Neil Addison, the Bar Council member and Crown Prosecutor who was controversially suspended last November after writing newspaper articles without his employer's consent, has left the Crown Prosecution Service (CPS) with a settlement in hand.
But issues raised by the suspension continue to worry barristers and a call to terminate the Director of Public Prosecution's ex officio Bar Council post will still be made as planned later this month.
A statement by the CPS says that, following talks between Addison's lawyers Penningtons and those representing the CPS, he left on 31 December and intends to return to private practice at the Bar.
It says: “The CPS and Mr Addison have agreed terms for this on an amicable basis. Both parties have agreed to make no further public comment.”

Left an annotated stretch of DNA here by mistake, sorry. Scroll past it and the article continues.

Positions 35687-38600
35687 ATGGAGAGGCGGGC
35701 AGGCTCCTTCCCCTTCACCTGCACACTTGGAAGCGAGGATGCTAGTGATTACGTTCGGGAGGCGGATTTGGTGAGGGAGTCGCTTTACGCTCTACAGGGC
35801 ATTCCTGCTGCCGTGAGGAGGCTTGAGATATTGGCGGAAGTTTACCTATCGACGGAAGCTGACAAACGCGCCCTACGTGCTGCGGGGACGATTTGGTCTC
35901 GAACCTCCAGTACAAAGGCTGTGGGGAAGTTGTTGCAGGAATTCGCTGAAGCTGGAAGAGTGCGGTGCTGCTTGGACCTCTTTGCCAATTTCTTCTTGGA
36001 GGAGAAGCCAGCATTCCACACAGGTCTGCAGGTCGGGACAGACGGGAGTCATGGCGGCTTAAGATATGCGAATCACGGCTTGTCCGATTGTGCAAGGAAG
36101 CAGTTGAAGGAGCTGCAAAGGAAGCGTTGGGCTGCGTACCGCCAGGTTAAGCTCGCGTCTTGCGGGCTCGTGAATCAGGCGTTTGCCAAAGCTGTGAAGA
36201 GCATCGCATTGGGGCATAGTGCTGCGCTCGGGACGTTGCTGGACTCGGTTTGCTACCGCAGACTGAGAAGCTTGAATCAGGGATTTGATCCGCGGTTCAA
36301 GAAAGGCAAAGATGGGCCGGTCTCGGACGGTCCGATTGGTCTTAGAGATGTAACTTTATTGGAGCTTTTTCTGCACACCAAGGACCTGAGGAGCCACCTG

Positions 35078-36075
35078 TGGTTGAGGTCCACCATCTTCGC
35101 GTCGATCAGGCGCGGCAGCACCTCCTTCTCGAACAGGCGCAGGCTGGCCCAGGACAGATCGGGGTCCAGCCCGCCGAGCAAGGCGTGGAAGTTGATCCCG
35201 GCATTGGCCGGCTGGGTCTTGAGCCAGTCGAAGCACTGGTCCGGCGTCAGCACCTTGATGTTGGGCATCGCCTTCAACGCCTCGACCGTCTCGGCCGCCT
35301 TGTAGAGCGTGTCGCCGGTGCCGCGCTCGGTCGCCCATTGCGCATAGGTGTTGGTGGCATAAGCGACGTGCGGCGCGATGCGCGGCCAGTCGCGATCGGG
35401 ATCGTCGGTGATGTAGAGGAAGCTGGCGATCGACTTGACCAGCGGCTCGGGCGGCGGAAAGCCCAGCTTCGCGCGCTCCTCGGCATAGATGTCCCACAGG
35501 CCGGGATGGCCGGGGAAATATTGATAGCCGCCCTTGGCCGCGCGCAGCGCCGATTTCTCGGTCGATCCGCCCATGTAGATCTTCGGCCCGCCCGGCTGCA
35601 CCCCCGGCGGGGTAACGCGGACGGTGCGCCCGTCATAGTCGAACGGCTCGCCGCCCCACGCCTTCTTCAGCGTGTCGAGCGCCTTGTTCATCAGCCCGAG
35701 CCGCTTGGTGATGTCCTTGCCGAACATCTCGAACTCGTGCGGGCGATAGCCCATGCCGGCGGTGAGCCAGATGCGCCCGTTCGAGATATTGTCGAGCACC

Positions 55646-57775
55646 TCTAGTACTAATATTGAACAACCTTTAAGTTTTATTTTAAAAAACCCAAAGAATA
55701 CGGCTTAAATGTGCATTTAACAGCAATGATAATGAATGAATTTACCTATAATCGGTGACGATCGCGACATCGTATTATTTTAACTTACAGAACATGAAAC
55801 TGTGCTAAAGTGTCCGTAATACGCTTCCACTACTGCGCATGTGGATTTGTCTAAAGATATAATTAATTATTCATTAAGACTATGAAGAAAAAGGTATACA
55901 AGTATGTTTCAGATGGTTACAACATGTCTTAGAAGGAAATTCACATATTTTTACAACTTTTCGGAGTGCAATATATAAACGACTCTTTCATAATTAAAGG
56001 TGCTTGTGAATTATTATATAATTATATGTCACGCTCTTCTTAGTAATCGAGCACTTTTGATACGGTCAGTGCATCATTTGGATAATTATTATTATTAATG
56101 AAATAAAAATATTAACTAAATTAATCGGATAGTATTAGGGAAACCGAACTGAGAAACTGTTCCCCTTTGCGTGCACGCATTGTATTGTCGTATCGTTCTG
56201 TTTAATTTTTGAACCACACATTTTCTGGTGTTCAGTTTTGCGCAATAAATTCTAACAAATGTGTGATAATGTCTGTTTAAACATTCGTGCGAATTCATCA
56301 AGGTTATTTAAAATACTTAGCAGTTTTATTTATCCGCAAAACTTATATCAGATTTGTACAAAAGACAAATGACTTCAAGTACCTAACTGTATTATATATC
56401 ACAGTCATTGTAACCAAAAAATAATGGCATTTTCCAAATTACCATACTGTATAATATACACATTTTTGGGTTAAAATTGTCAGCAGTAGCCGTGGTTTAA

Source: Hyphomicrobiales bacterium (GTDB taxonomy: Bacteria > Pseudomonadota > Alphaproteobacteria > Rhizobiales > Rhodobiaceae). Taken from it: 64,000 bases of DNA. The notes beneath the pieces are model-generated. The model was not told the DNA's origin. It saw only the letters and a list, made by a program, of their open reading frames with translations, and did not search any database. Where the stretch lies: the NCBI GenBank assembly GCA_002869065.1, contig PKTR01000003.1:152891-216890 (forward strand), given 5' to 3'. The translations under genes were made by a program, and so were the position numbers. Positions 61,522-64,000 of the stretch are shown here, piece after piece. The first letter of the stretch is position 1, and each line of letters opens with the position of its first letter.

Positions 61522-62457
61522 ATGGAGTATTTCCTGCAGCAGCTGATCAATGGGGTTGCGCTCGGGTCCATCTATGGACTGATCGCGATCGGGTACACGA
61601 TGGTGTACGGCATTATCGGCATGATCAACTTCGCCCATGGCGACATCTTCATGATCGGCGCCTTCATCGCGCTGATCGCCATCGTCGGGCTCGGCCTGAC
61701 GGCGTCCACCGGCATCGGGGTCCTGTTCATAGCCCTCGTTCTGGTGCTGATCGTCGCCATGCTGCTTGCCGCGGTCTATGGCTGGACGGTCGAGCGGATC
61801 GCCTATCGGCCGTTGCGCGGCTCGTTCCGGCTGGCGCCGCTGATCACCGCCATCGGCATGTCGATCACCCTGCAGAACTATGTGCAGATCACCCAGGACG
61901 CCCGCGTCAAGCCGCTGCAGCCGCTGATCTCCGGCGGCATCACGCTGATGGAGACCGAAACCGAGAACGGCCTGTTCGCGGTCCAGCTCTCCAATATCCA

Addison says: “In the end I tried to make a decision that would be best for me and my family. I couldn't spend the next two years fighting a Government department.”
Instead he will practice as a barrister from home in Newcastle. Under Bar rules, he will be able to continue representing the employed Bar as a Bar Council member.
Peter Goldsmith QC, the Bar Council's new chairman, says: “There is a principle which needs to be considered further with the DPP. There is obviously a conflict of interest between the duties of the civil service and the position of an elected member of the Bar Council operating with independence of thought and action.”
Meanwhile Bar Council member Bob Sheddon will still call for the DPP's post to be abolished because the DPP is the employer of other council members.